The Blame Game
“She was in every ad campaign, Kellogg’s, Timex,” Rick Reilly recalls as the screen is filled with images of Mary Decker. “I remember this Kodak ad: the press release was something like ‘Slim, trim, prim, full of vim, and smiling from rim to rim!’ It was like we wanted to hang her from our rearview mirror. We’re gonna go with you, all the way, Mary.”
Reilly’s characterization is at once specific to Mary Decker and also germane to the ongoing expansion of the marketing of sports. Both become a focus in Runner, the Nine for IX documentary premiering on 13 August, in which middle distance runner Mary Decker’s career comes to an infamous climax during the 1984 Olympics, held in Los Angeles and described by Newsweek‘s John Jeansonne as “the first corporate Olympics.” As much as the Decker campaigns served to make her visible and popular, as America’s Sweetheart,” they also were part of increasing public pressures for athletes.
These pressures have to do with demands as well as hopes. If “we” might have wanted to hang Decker from “our review mirror,” we also wanted her to deliver to expectations, to advance national pride and declaim American superiority. Just so, another version of the Kodak ad Reilly mentions is captioned, “The moment of truth,” a “moment” underscored when the camera in Shola Lynch’s documentary pans up the ad page to show a photo of Decker’s victory in the 1983 Helsinki victory in the 1500 meters, in which the Russian Zamira Zaytseva lunged and fell before she crossed the finish line. “A single hairsbreadth can separate triumph from tragedy,” reads the ad.
Here, Decker is triumphant, the race footage accompanied by bracing commentary from her trainers (“Part of being an elite athlete is being able to challenge yourself, to improve and that does mean push the limits”) and husband Richard Slaney (the race, he says, “gave me a heart attack”). In 1984, as you know, she was involved in another fall that changed the race outcome, this one at the Los Angeles Games. Runner is essentially built around this race, much as Decker’s career has been. No matter what else she accomplished, the image that is most vivid in collective memory is that of her crumpled on the track after she was entangled with 18-year-old South African runner Zola Budd during the 3,000.
The film offers impressions of Decker before and after this iconic moment, including interviews with Budd, the Olympic veteran and reporter Donna de Varona, and one of Decker’s Olympic teammates, Ruth Wysocki. The story is complicated by multiple factors, not least being Decker’s long history of injuries (the film shows a chart of her multiple surgeries and other sorts of repairs since her start as an 11- or 12-year-old prodigy). Though Runner doesn’t consider hows and whys, the different sorts of precautions of lack of same that might have been taken during this period, the sheer number of troubles is remarkable; here, it’s used to mark her courage and determination (she had “the ability to bounce back, the ability to train in pain and the ability to compete in pain”), rather than what might have been wrong in her or other athletes’ regimens.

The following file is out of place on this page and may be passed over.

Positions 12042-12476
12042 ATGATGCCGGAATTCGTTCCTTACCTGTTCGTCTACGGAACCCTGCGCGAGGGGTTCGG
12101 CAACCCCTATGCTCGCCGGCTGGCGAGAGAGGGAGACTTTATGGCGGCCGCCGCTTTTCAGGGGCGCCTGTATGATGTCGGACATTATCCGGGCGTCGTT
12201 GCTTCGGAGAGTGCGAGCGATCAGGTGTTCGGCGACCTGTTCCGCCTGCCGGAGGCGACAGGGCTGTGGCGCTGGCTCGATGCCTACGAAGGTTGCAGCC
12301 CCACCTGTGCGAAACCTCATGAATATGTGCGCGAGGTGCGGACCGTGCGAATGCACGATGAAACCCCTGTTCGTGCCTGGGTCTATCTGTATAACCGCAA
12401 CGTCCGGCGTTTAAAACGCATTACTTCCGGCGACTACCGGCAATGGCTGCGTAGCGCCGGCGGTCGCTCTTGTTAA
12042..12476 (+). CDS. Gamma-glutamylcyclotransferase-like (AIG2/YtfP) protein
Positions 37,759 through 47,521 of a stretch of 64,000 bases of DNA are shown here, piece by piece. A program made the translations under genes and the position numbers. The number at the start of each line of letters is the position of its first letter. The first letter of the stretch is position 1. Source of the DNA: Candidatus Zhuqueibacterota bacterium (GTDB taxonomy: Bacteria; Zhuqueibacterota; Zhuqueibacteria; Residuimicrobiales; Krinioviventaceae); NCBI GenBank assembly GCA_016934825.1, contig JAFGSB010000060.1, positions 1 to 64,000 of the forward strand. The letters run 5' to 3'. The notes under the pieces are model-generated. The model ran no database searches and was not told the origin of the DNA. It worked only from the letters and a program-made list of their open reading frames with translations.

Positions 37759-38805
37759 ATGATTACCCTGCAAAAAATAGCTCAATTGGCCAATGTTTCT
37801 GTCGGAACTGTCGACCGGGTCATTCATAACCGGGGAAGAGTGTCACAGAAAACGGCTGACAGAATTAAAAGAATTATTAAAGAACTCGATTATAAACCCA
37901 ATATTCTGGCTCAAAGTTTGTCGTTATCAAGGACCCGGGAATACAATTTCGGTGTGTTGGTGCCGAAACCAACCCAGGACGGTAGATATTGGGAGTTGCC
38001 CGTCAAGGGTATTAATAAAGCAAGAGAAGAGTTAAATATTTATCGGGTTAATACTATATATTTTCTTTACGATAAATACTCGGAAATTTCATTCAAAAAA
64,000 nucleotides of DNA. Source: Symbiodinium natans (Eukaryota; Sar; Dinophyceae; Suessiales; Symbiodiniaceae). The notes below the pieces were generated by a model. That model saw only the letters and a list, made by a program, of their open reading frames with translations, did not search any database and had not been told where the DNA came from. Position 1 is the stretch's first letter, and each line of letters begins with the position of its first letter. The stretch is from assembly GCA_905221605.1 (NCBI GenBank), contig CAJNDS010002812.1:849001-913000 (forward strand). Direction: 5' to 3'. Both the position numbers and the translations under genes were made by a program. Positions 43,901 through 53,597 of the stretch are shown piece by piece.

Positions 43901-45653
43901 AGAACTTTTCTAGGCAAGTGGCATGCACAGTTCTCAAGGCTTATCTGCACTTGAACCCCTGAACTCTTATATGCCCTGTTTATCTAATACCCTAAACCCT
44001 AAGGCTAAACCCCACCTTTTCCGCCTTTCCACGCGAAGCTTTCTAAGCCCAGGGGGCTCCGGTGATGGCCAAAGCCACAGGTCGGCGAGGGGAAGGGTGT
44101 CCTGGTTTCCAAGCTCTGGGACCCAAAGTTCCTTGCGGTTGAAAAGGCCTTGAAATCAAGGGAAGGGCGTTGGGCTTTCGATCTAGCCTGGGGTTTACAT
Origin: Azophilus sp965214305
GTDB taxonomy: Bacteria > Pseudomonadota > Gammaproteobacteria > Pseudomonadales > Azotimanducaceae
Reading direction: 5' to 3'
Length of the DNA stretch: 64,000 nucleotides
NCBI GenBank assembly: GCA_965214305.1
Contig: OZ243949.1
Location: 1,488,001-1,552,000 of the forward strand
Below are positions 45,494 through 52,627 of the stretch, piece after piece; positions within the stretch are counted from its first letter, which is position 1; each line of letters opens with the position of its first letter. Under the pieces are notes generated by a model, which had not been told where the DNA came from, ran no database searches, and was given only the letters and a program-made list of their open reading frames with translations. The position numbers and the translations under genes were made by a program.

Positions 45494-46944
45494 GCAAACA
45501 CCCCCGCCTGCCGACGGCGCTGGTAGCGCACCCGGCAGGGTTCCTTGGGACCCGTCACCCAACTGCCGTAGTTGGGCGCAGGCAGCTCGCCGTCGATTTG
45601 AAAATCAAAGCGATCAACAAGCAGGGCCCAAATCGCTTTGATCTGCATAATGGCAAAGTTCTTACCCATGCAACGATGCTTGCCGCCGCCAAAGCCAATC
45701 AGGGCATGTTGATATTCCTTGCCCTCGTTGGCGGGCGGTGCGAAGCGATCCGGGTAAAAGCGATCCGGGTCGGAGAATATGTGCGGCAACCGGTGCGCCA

Another factor was the politics of the Olympics, the 1984 Games as troubled in their own way as other years. For one thing, they followed the 1980 Games in Russia, boycotted by the US (and so, narrowing Decker’s chances for a gold medal). For another, as Reilly puts it, the efforts to bring in the phenomenon Budd to run against Decker were particularly controversial. Though the South African team was banned from competing in 1984, the Daily Mail took up her cause, and found a way for her to become a member of the British team. As you watch the tiny Budd sit before a press conference, Reilly recalls, she “was just an innocent in all these machinations of political maneuvering. She was not ready for this, she was at most 90 pounds, and most of that was glasses.” Budd’s size, naiveté, and youth are complications following the accident, helping to make Decker’s outrage look extra mean, playing what Reilly terms “the blame game.”
The film makes clear that each of these elements was amplified by TV, by the commercial stakes in the Games and in sports celebrity more broadly, and by the national, gender, and race politics surrounding these Games. Where Budd was chastised for not knowing about apartheid, and especially not knowing the name “Nelson Mandela” (“I don’t talk about it and I tend not to talk about it, because it’s a very difficult situation,” she tells a reporter, rather a stunning non-answer), Decker was reproved for snapping at Budd after the race and then complaining to reporters, repeatedly (“I don’t think there’s any question that she was in the wrong”).
Any of these instances of poor sportsmanship have as much to do with media coverage as anything anyone said at a given moment. The 1984 Games were corporate in the US, and in a burgeoning international market, and amateur (or other) sports have never been the same since. Endorsements and expectations, the essential and apparently inevitable overexposure conjured by cable news (ESPN was founded in 1979, CNN in 1980), all affect the ways that athletes work in the world, the ways they’re presented, promoted, and exploited. As Runner shows, the story of Mary Decker is that story, despite and because of her career and her campaigns, the prizes she won and the records she set and still holds.